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What You Will Need to Consider When Turning a House into Luxury Apartments

turning house into luxury apartment

There can be various reasons why you would want to turn a property into luxury apartments rather than keep it as a house. For instance, it could be that you and another family member have jointly inherited it and want to split it between two teens, one from either family unit, to be their first home without having to have them share ‘their space’ or compromise on their level of freedom.

Performing this type of work on a property will take careful planning and money, so it is important that you understand the different areas that will have to be considered and that you prepare yourself for some compromises.

#1 Whether to sell or rent

You will have to decide early on whether you will keep your newly renovated apartments and rent them out – or sell them to the highest bidder, as this could factor into some of your decisions. Of course, you could do a mixture of the two. If you are thinking about holding on to them and renting them out, you would be wise to accept the help of a residential lettings agency for a small monthly fee.

This is because they will advertise your properties for you, perform checks on the potential tenants that are interested in renting from you, and deal with the deposits and, if you choose an all-inclusive package, deal with rents, visits, and issues that your tenants may have. This will leave you free to concentrate on your next renovation or other areas of your life.

#2 Workable floor plans

Rather than trying to do all the planning yourself, you should enlist the services of a qualified architect. They will be able to inform you of any structural alterations that will need to be performed and will also be able to provide you with designs that will keep the aesthetics of the building – or change it in a way that it will still seem attractive. They will also be able to provide you with detailed drawings and floor plans, which will help any contractors you need to hire to perform the changes.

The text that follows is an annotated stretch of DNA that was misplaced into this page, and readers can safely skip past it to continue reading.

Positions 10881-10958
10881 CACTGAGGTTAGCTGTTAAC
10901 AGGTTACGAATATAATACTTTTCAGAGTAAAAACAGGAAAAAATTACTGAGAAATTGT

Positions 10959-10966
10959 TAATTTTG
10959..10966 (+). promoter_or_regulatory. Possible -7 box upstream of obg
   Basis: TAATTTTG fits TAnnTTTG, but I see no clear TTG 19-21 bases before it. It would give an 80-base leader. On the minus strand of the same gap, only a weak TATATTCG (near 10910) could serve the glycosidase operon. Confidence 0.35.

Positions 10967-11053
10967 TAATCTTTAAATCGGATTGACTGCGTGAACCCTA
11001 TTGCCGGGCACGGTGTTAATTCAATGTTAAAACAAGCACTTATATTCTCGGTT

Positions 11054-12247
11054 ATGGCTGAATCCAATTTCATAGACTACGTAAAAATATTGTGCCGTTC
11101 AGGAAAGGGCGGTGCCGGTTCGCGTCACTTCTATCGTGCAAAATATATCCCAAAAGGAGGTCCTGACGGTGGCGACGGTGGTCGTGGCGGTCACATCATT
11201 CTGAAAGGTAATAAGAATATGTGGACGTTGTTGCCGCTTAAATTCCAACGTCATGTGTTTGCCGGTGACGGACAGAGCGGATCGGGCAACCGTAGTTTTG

Of course, qualified architects have more uses for you than just drawing plans and redesigning the exterior of your property. They can also help you with choosing materials, hiring contractors, and ensuring that your renovations are compliant with any relevant state or federal laws and regulations.

#3 Personal access points

It is likely that you are going to need to adjust the access points to the house so that those who will live there will have their own front doors. Providing exterior access via individual front doors is more desirable to tenants, providing additional privacy and security. However, if you cannot get away from the communal hall, then it is not the end of the world, but you will have to provide additional upkeep for this area and ensure that only your tenants can access it.

If your property has a front yard, you may need to convert this into a parking area so that each tenant has somewhere onsite to park their car. This will not only be pleasing to your potential tenants but will also make neighbors a little happier about the property being turned into apartments, as there will not be rows of vehicles parked along the street.

#4 Shared facilities

You will also need to consider any shared facilities that your tenants may need or want besides the communal hall. A communal laundry room with washing machines and dryers will save space in the apartment’s small kitchen or bathroom areas. However, strict rules and instructions will have to be applied regarding the use of the machinery and the care taken over the laundry area. For instance, if the dryers that you supply are condenser or ventless dryers, then they will have filters that will need to be cleaned regularly or risk being a major fire hazard.

Aside from this, if the property has a back garden that is also seen as a communal area, you will have to include landscaping and garden maintenance among your monthly landlord duties. Although you can hire professional gardeners to attend to the area and keep it looking nice and fully usable, it could work out to be costly and, therefore, boost any maintenance charges you apply to your tenants.

If you are setting your apartment up to be more high-end, you may want to include a communal gym in the building itself or in a separate purpose-built unit in the garden. For this, you could ask for a little extra in rent, but again, you will have to ensure that the equipment is kept in a usable condition and enforce strict rules on how it should be used, maintained, and kept.

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